The practice is widespread in the far north region of Cameroon according to statistics released by the local association to combat violence against women.
Hapsatou 14 is a victim of child and forced marriage. She has been forced to get married to a man of 40 years old while she was still 12. Without her consent, the marriage was organized by her father, who she said received as dowry the amount of 35.000CFA Francs with a bag of locally made fabrics.
For the past two years now, she has been undergoing psychological trauma and physical abuses. Though she refused to disclose her entire identity and that of her husband, whose she fears, she confided herself to us out of microphone.
She said: “Having sexual intercourses every night with him has been a nightmare. I passed most of the time crying day and night. Though my life is a continuous fear, with time I accepted the situation chosen by my family”.
Hapsatou has not been able to pursue her basic education studies; she got married while she was about entering class 6. Today, she is a mother of two kids. She lives at the expense of her husband, who is a petty trader in Maroua-Far north region.
Just like Hapsatou, many young girls are forced into marriage by their parents in the Northern part of the country. They are mostly aged between 10 to 18 years old, with little education and about 76% from poor backgrounds. Many have not gone to school or have been undergoing basic studies in koranic schools before forced to get married.
Maimouna Masky, social assistant working with the association to combat violence against women in the Far north region, best known in French as “association de lute contre les violences faites aux femmes (ALVF)” said many girls are physically, financially and sexually tortured by their husbands.
“Few of them denounce such acts. And in most cases, those who meet us are already mothers of two to five kids. What we simply do, is to sensitize them on their rights and those of their children. We summon their husbands in our offices in order to conscientize them. In fact, the victims scarcely denounce their plight despite the torture they endure. Many preferably keep silence. But thanks to our advocacy campaigns and radio programmes, neighbours and communities collaborate with us and are the first denunciators” she said.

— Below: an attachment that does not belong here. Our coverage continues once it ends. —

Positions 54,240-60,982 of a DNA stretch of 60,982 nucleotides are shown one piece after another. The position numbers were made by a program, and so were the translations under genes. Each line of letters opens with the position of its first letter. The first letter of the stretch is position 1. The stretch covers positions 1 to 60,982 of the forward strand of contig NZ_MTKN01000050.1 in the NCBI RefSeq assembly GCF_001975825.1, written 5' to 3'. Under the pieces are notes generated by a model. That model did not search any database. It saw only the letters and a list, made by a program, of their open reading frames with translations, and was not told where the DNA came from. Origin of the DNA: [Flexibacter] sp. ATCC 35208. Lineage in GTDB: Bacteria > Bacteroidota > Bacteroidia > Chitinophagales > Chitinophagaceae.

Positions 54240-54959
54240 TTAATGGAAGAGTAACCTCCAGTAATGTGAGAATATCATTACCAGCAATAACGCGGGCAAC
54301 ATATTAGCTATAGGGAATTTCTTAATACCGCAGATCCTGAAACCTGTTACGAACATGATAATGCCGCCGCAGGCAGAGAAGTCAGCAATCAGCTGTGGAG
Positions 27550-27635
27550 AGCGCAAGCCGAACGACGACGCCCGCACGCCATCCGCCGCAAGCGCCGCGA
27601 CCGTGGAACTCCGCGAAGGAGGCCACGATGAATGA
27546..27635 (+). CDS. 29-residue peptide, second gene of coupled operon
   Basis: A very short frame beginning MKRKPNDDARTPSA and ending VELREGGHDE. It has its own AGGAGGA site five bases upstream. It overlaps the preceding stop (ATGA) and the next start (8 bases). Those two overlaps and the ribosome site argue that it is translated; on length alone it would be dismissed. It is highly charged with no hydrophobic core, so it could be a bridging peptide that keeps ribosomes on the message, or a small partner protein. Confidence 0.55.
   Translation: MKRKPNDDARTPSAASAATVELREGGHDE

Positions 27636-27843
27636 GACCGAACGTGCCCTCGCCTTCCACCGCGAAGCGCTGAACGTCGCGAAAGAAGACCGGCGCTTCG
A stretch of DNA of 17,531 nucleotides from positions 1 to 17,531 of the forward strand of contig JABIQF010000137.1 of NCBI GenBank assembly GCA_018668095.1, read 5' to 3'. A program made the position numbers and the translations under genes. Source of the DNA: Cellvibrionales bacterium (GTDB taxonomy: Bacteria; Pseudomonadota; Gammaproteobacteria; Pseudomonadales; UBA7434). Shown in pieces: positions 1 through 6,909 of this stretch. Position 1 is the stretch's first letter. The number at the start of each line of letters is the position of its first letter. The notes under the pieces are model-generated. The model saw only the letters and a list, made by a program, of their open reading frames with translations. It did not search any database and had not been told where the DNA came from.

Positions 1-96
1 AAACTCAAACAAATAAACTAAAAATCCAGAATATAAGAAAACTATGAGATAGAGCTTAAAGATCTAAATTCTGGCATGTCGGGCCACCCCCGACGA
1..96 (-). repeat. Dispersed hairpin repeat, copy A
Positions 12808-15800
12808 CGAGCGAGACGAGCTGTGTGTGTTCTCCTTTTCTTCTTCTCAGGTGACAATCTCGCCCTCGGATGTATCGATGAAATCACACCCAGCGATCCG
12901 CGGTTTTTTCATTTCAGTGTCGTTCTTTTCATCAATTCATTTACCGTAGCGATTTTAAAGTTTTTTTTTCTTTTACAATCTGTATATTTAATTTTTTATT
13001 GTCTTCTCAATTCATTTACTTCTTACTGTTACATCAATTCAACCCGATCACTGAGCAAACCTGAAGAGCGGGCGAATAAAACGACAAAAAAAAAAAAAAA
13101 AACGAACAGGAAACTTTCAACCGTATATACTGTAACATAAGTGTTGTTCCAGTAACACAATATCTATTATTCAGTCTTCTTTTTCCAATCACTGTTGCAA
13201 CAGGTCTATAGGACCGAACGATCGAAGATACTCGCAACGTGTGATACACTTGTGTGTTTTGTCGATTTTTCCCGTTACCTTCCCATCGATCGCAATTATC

“Traditional and religious dignitaries do not ease our task. They are among the main actors in the promotion of this practice in the Far north region. They approve nightly celebrations of child and forced marriages knowing it is forbidden by the law” said Sali of ALVF.
At the Minawao refugees’ camp hosting 88.570 Nigerians, we were told there is an increase in child and forced marriages. Knowing the strict and firm controls made during the day by focal points in charge of Gender Based violence (GBV). They celebrate marriages in a discrete manner during the night.
Child and forced marriages is estimated at 79% in the northern part of the country. The practice is very recurrent in this part of Cameroon due to several misconceptions and cultural believes. Families believe that: girls should not have their first menstruation under their parents’ roofs; child marriage protects young girls from unwanted pregnancies and abortions. On the traditional and religious aspect: a young girl who gets married at early age is a pride for her family. It is equally believed that a young girl not married is negatively perceived in the community in which she lives; she is seen as infertile and sometimes considered as a prostitute.
People find it difficult to change their cultural and religious norms. Many parents sell out their girls for financial gains and pay no attention to the risks and consequences the latter are exposed to. ALVF report says 65% of decisions are taken by the fathers of most young girls.
Cameroon has put in place so far many legal instruments to counteract the practice. The Penal code in its article 356 makes provisions to punish forced marriage by 5 to 10 in jail and with a fine amounting from 25.000 to 1.000.000 CFA Francs. The 1989 United Nations Convention on the Rights of the Child, ratified by Cameroon, sets the minimum age of marriage at 18. Yet, legal age of marriage is 15 for girls with parental permission, and 18 for boys.
Despite all the legal instruments put in place by the government, the practice prevails. Experts on the issue call on the government to take the bull by the horns; reinforce legal proceedings at the judiciary and legislative levels.
By Elise Kenimbeni